Not everything was a glowing improvement, at least not to me. A common complaint of the original game was progression in Somnium sections being “random”. Make no mistake, I completely understand that complaint, but I’ve also always disagreed with it. For those who didn’t want to click on my review (I won’t take it too hard, promise), the major gameplay mechanic and way to progress the story involves diving into the dreams of suspects. Unlike a traditional puzzle game or escape room, the logic of how to interact with each Somnium is dependent on the dreamer. A fundamental misunderstanding, I think, is the idea to adopt a trial and error mindset. This isn’t entirely on the player, because the game invites experimentation. It’s not necessarily punishing, but it’ll put pressure on you in the moment to make things tense. If you understand the character or make the connections with context clues in the Somnium, the rest will fall into place quickly.

On the whole, while I largely prefer the way Somnium sections were handled in the previous game I think the changes were the best. If the goal was to make a more comfortable entry point, this is another way they’ve succeeded. These segments now offer several hints on how to understand the internal logic of each one. Some are outwardly linear, used more blatantly to convey story ideas in an abstract way. I think with the exception of one that happens surprisingly early and one near the end, all of them were a step down in terms of difficulty. Visually they’re just as creative and stunning as they always were, they’re just more digestible. Another brilliant addition to these was an option to turn the time limit off completely once you’ve cleared it, letting you go back and pick all the wacky options you needed to skip out on for time. Plus, there are difficulty options now that allow the player to customize their experience on the fly if the stress is too much. I didn’t feel as challenged, and therefore was just a tad let down, but I think I can get over that when there when the general experience was so much better.

The Somnium segments still branch the story in certain directions, but progress feels more linear. When playing this game you are obviously meant to play through every branch, that’s how the story is designed to be experienced. AI gave players the freedom to tackle these wildly different branches in any order available, but this has been reined in a bit. The way you experience the story, even with the branches, follows a more strict track. The illusion of freedom isn’t there as much, and this would be a big problem if the story was weak.

Thankfully, it is far from that. 

Perspective is an important concept in Uchikoshi’s body of work. How we can lack it in the present moment and then reflect on that after the fact. How perspective can recontextualize the world around us. I respect Uchikoshi for taking on the self-imposed challenge time & time again to come up with expansive timelines, and I respect him so much more whenever he’s able to bring it all together at the end. When the final pieces of what appeared to be a convoluted puzzle of a plot clicked in place at the very end, I grinned from ear to ear.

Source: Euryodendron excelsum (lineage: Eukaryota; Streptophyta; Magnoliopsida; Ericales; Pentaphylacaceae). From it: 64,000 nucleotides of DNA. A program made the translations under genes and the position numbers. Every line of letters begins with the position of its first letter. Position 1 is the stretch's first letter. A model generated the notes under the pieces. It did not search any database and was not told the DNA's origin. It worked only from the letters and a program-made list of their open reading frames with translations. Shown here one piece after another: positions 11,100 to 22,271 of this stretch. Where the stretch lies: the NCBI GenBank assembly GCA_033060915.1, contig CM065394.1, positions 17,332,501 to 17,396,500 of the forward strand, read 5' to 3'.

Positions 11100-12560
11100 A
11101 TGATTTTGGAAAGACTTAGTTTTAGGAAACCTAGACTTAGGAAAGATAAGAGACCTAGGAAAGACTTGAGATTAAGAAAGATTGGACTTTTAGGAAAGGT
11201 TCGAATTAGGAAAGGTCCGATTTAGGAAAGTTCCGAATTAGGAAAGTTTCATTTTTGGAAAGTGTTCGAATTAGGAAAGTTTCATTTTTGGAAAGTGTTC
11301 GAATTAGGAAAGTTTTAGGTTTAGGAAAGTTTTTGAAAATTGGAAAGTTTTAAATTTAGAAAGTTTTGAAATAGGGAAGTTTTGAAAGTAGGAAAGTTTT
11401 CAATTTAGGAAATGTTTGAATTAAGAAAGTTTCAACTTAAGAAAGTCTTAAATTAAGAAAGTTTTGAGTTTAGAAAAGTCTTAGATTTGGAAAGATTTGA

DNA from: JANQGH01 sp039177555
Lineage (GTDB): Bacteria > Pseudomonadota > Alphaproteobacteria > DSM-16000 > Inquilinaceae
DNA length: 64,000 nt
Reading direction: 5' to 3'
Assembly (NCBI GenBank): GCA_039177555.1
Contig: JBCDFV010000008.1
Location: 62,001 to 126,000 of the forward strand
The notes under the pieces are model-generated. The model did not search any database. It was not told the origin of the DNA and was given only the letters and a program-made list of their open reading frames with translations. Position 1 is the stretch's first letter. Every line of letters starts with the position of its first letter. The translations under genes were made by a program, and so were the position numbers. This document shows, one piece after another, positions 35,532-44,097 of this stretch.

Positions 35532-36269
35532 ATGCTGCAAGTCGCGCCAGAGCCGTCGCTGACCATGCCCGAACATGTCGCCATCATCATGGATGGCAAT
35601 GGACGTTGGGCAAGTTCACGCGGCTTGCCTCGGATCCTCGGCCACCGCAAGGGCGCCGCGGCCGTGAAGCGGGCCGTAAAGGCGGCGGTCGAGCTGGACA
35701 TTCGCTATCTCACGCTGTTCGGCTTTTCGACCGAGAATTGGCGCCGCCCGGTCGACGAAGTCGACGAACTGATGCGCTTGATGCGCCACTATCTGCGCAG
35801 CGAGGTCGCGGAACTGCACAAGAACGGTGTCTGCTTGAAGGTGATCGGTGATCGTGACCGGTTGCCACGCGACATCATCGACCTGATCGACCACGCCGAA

This is the kind of narrative where anything can be a spoiler, which is why I’ve avoided talking too much about it. There were a few fears I had, the same I have with any mystery game. “Will this stick the landing?” “Will this be satisfying?” “When will Kaname Date come back to talk about his porn addiction?”

The answers are: Absolutely, completely, and when he feels like it. It all came together for me beautifully, despite my occasional doubts. I couldn’t put the game down, and when I finished I was left wanting more in the best possible way. I was sad it was over, but undoubtedly satisfied. I can’t stop thinking about it.

The concessions made to nirvanA Initiative appear to be done to make a more widely appealing game. If you read a sentence like that, devoid of context, you could very likely begin to worry. The beauty of this game is how it takes these limitations, and overcomes them by pure innovation to make an ultimately better product. Do I like it better as a piece of art? Well, that’s complicated. I know I love this game, but not for the same reasons. Purely a unique beast, and I respect it for that. There are parts of the story that don't work as well, and others that surpass it. It strives to be a more intellectual work, and I think it largely succeeds. Some of the puzzles were a tad too simple, while others were an excellent return to form. I wish the game wasn't as linear, but it does so for a reason I'd rather not spoil. As a duology, this exists as a novel take on a genre and the sequel that exists despite the odds. Both games aim for the stars and stick the landing against all odds. 

Just like its predecessor, AI: The Somnium Files – nirvanA Initiative is full of heart, hilariously self-aware, and reflective on the style of writing that built the foundation that built the Somnium Files series. Both AI games are deeply personal, subversive, and reflective works, some of my favorite games in the genre. Now that we have one miracle sequel that ended up great, I could go for another one in a few years.